Link to this section Summary

Functions

Display a choice prompt with custom answers. Takes a keyword list of answers in the form of atom to return and string to display.

Display a Y/n prompt.

Writes text to the screen.

Prompt the user for input, but conceal the users typing.

Displays options to the user denoted by numbers.

Print an ASCII table of data. Requires a list of lists as input.

Use this to get an iolist back of the table. Useful when you want an ascii table/1 for other mediums like markdown files.

Display text on the screen and wait for the users text imput.

Callbacks

Prints help to the screen when there is an error, or --help is passed as an argument

Process the command line arguments based on the defined commands

Link to this section Functions

Link to this function

choice(question, custom, opts \\ [])

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Specs

choice(String.t(), keyword(), keyword()) :: atom()

Display a choice prompt with custom answers. Takes a keyword list of answers in the form of atom to return and string to display.

[yes: "y", no: "n"]

will show "(y/n)" and return :yes or :no based on the choice.

Available options:

  • default_answer: the default answer. If default isn't passed, the first is the default.
  • color: A color from the IO.ANSI module

Examples

iex> Prompt.choice("Save password?",
...>   [yes: "y", no: "n", regenerate: "r"],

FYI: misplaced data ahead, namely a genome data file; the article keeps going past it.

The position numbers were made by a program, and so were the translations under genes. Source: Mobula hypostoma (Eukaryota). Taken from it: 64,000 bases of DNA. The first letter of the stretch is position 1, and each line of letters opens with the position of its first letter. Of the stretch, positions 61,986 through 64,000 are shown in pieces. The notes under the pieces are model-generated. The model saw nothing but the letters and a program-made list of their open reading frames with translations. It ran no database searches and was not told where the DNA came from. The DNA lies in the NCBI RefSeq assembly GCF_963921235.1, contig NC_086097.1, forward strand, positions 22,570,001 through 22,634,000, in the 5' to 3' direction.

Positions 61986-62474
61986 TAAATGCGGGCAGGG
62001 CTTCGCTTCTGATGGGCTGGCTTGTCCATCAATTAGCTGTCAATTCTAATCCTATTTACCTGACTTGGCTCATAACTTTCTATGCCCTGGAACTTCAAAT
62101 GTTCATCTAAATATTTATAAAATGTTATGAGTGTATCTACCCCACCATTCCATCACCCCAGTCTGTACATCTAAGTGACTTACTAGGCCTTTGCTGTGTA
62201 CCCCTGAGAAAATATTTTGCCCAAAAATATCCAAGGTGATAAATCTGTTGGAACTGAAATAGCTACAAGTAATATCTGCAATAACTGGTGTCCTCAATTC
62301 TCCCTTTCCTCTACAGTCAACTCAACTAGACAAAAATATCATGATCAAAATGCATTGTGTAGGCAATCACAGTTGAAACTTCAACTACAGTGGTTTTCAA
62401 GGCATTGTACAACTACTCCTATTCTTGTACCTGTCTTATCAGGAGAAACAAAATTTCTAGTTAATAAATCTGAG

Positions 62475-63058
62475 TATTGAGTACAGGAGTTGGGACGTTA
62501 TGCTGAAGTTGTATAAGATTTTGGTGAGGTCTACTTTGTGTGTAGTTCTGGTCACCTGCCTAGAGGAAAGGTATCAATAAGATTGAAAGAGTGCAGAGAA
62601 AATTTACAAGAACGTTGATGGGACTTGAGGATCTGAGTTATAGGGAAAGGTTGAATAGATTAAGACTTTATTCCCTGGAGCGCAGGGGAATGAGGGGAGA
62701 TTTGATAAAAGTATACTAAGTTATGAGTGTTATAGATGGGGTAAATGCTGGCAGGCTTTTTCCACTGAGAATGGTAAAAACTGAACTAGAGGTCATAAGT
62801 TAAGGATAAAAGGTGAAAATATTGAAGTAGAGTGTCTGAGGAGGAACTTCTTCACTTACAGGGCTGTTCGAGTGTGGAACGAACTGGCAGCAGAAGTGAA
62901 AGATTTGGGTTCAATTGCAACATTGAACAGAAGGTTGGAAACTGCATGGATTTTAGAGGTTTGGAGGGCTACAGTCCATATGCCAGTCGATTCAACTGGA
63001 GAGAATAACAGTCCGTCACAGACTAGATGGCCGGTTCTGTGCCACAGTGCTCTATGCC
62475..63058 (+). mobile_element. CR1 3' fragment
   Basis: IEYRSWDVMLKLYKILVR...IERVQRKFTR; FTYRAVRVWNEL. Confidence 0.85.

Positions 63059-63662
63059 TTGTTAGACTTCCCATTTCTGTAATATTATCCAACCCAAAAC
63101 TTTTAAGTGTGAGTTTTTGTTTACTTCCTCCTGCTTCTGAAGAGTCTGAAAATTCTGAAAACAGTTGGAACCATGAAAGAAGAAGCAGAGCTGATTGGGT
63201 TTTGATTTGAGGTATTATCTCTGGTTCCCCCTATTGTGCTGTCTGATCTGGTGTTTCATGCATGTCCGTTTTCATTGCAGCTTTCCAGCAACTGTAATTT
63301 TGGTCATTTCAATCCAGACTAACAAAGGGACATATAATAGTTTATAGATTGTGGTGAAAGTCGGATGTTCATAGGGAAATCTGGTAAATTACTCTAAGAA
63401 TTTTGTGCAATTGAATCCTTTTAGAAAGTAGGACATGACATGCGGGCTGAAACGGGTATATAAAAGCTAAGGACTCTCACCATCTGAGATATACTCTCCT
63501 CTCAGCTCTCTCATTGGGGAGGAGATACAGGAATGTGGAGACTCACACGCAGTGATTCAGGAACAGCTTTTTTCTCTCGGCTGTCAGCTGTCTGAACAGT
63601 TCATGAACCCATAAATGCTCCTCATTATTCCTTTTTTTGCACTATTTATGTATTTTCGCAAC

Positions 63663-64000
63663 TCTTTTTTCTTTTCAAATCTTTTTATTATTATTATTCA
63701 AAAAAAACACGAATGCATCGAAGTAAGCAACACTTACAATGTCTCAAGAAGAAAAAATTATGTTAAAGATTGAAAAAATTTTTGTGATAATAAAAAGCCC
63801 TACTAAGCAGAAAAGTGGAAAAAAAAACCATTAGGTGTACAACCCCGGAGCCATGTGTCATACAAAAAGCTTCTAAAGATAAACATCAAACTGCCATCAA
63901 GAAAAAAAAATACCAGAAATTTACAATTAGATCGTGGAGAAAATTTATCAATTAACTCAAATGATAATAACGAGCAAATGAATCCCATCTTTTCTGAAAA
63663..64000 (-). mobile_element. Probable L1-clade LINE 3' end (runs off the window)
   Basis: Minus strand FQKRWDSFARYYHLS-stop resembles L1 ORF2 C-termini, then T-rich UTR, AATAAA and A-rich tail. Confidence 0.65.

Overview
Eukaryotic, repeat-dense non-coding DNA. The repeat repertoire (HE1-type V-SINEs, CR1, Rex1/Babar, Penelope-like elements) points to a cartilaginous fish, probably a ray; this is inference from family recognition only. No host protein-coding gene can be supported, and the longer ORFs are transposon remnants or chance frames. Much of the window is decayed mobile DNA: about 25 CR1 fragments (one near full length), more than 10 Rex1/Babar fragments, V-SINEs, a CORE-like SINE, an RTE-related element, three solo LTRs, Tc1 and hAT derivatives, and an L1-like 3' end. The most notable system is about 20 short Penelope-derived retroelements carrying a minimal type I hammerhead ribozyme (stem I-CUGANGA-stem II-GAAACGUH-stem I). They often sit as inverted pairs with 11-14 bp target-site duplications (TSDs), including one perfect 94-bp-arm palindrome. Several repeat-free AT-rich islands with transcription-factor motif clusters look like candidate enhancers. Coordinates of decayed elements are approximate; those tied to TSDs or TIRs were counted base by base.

...>   default_answer: :regenerate
...> )
"Save Password? (y/n/R):" [enter]
iex> :regenerate
Link to this function

confirm(question, opts \\ [])

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Specs

confirm(String.t(), keyword()) :: :yes | :no | :error

Display a Y/n prompt.

Sets 'Y' as the the default answer, allowing the user to just press the enter key. To make 'n' the default answer pass the option default_answer: :no

Available options:

  • color: A color from the IO.ANSI module
  • default_answer: :yes or :no
  • mask_line: should the line be erased after the confirm

Examples

iex> Prompt.confirm("Send the email?")
"Send the email? (Y/n):" Y
iex> :yes

iex> Prompt.confirm("Send the email?", default_answer: :no)
"Send the email? (y/N):" [enter]
iex> :no
Link to this function

display(text, opts \\ [])

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Specs

display(String.t() | [String.t()], keyword()) :: :ok

Writes text to the screen.

Takes a single string argument or a list of strings where each item in the list will be diplayed on a new line.

Available options:

  • color: A color from the IO.ANSI module
  • trim: true | false --- Defaults to false (will put a at the end of the text
  • position: :left | :right --- Print the content starting from the leftmost position or the rightmost position
  • mask_line: true | false --- Prompts the user to press enter and afterwards masks the line just printed
    • the main use case here is a password that you may want to show the user but hide after the user has a chance to write it down, or copy it.

Examples

iex> Prompt.display("Hello from the terminal!")
"Hello from the terminal!"

iex> Prompt.display(["Hello", "from", "the", "terminal"])
"Hello"
"from"
"the"
"terminal"
Link to this function

password(display, opts \\ [])

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Specs

password(String.t(), keyword()) :: String.t()

Prompt the user for input, but conceal the users typing.

Available options:

  • color: A color from the IO.ANSI module